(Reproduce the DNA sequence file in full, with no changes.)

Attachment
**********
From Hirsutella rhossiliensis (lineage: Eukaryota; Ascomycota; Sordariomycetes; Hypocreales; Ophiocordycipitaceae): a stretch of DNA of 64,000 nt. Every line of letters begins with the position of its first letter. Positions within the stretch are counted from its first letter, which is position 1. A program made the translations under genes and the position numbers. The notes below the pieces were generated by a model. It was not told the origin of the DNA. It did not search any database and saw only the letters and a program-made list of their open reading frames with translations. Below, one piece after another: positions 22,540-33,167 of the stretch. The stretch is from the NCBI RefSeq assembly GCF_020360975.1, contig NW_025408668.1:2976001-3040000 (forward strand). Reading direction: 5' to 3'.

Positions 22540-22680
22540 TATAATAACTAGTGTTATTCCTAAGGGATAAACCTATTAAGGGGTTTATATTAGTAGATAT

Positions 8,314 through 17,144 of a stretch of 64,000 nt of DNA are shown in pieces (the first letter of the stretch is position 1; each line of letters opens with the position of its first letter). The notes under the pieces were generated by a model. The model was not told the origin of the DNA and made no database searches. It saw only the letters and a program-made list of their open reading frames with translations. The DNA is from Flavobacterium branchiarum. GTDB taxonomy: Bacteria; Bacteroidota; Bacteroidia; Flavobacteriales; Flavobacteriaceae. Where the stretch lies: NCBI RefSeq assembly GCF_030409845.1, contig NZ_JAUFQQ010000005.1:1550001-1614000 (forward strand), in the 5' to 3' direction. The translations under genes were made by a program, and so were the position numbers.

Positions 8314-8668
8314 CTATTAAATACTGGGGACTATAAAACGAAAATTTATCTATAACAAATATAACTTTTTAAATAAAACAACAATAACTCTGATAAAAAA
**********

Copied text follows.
From Hirsutella rhossiliensis (lineage: Eukaryota; Ascomycota; Sordariomycetes; Hypocreales; Ophiocordycipitaceae): a stretch of DNA of 64,000 nt. Every line of letters begins with the position of its first letter. Positions within the stretch are counted from its first letter, which is position 1. A program made the translations under genes and the position numbers. The notes below the pieces were generated by a model. It was not told the origin of the DNA. It did not search any database and saw only the letters and a program-made list of their open reading frames with translations. Below, one piece after another: positions 22,540-33,167 of the stretch. The stretch is from the NCBI RefSeq assembly GCF_020360975.1, contig NW_025408668.1:2976001-3040000 (forward strand). Reading direction: 5' to 3'.

Positions 22540-22680
22540 TATAATAACTAGTGTTATTCCTAAGGGATAAACCTATTAAGGGGTTTATATTAGTAGATAT

Positions 8,314 through 17,144 of a stretch of 64,000 nt of DNA are shown in pieces (the first letter of the stretch is position 1; each line of letters opens with the position of its first letter). The notes under the pieces were generated by a model. The model was not told the origin of the DNA and made no database searches. It saw only the letters and a program-made list of their open reading frames with translations. The DNA is from Flavobacterium branchiarum. GTDB taxonomy: Bacteria; Bacteroidota; Bacteroidia; Flavobacteriales; Flavobacteriaceae. Where the stretch lies: NCBI RefSeq assembly GCF_030409845.1, contig NZ_JAUFQQ010000005.1:1550001-1614000 (forward strand), in the 5' to 3' direction. The translations under genes were made by a program, and so were the position numbers.

Positions 8314-8668
8314 CTATTAAATACTGGGGACTATAAAACGAAAATTTATCTATAACAAATATAACTTTTTAAATAAAACAACAATAACTCTGATAAAAAA